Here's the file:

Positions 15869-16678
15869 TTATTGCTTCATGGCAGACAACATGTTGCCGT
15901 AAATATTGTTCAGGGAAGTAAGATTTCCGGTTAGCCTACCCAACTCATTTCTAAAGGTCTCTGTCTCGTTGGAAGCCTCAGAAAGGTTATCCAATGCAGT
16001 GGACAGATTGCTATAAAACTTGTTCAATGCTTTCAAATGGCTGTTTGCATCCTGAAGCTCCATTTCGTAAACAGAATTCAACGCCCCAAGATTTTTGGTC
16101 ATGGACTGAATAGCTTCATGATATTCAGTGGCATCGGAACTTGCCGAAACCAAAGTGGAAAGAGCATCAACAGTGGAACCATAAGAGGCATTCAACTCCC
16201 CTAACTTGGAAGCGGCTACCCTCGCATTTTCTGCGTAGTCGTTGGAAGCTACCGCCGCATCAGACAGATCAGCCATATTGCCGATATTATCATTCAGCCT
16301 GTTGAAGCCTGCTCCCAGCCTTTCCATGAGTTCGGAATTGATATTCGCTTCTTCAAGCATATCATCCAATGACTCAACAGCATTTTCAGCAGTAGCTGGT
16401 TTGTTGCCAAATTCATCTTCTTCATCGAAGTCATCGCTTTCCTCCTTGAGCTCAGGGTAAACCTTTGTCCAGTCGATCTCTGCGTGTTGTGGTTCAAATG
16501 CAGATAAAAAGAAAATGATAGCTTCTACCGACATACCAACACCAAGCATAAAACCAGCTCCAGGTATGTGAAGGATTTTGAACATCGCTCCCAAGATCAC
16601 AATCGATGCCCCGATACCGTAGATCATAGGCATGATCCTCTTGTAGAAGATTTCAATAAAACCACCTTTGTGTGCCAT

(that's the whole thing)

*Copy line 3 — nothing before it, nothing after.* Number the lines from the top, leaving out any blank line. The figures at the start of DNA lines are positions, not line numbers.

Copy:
15901 AAATATTGTTCAGGGAAGTAAGATTTCCGGTTAGCCTACCCAACTCATTTCTAAAGGTCTCTGTCTCGTTGGAAGCCTCAGAAAGGTTATCCAATGCAGT